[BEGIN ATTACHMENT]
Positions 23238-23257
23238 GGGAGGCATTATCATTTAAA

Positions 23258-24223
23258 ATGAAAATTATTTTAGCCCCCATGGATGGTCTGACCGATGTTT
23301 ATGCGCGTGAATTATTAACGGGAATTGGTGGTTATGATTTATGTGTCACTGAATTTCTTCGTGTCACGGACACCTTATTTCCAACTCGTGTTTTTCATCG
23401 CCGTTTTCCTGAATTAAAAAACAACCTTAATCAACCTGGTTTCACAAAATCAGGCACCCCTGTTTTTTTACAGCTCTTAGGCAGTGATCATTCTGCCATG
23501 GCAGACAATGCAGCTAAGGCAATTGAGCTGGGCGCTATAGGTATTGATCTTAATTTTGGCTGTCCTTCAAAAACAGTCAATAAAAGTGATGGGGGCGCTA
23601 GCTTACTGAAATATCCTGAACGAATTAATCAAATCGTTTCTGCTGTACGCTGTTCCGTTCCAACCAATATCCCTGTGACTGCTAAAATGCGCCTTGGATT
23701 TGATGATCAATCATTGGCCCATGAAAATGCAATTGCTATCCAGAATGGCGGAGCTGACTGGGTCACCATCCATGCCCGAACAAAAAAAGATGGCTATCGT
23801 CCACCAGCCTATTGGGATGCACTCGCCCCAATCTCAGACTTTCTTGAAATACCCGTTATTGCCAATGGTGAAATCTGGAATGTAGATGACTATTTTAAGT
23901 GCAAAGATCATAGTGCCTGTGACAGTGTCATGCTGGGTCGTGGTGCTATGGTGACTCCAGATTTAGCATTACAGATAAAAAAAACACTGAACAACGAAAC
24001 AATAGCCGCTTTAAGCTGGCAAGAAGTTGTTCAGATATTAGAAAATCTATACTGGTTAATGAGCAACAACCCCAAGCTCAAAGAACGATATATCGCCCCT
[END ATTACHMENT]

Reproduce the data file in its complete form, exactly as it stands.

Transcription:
Positions 23238-23257
23238 GGGAGGCATTATCATTTAAA

Positions 23258-24223
23258 ATGAAAATTATTTTAGCCCCCATGGATGGTCTGACCGATGTTT
23301 ATGCGCGTGAATTATTAACGGGAATTGGTGGTTATGATTTATGTGTCACTGAATTTCTTCGTGTCACGGACACCTTATTTCCAACTCGTGTTTTTCATCG
23401 CCGTTTTCCTGAATTAAAAAACAACCTTAATCAACCTGGTTTCACAAAATCAGGCACCCCTGTTTTTTTACAGCTCTTAGGCAGTGATCATTCTGCCATG
23501 GCAGACAATGCAGCTAAGGCAATTGAGCTGGGCGCTATAGGTATTGATCTTAATTTTGGCTGTCCTTCAAAAACAGTCAATAAAAGTGATGGGGGCGCTA
23601 GCTTACTGAAATATCCTGAACGAATTAATCAAATCGTTTCTGCTGTACGCTGTTCCGTTCCAACCAATATCCCTGTGACTGCTAAAATGCGCCTTGGATT
23701 TGATGATCAATCATTGGCCCATGAAAATGCAATTGCTATCCAGAATGGCGGAGCTGACTGGGTCACCATCCATGCCCGAACAAAAAAAGATGGCTATCGT
23801 CCACCAGCCTATTGGGATGCACTCGCCCCAATCTCAGACTTTCTTGAAATACCCGTTATTGCCAATGGTGAAATCTGGAATGTAGATGACTATTTTAAGT
23901 GCAAAGATCATAGTGCCTGTGACAGTGTCATGCTGGGTCGTGGTGCTATGGTGACTCCAGATTTAGCATTACAGATAAAAAAAACACTGAACAACGAAAC
24001 AATAGCCGCTTTAAGCTGGCAAGAAGTTGTTCAGATATTAGAAAATCTATACTGGTTAATGAGCAACAACCCCAAGCTCAAAGAACGATATATCGCCCCT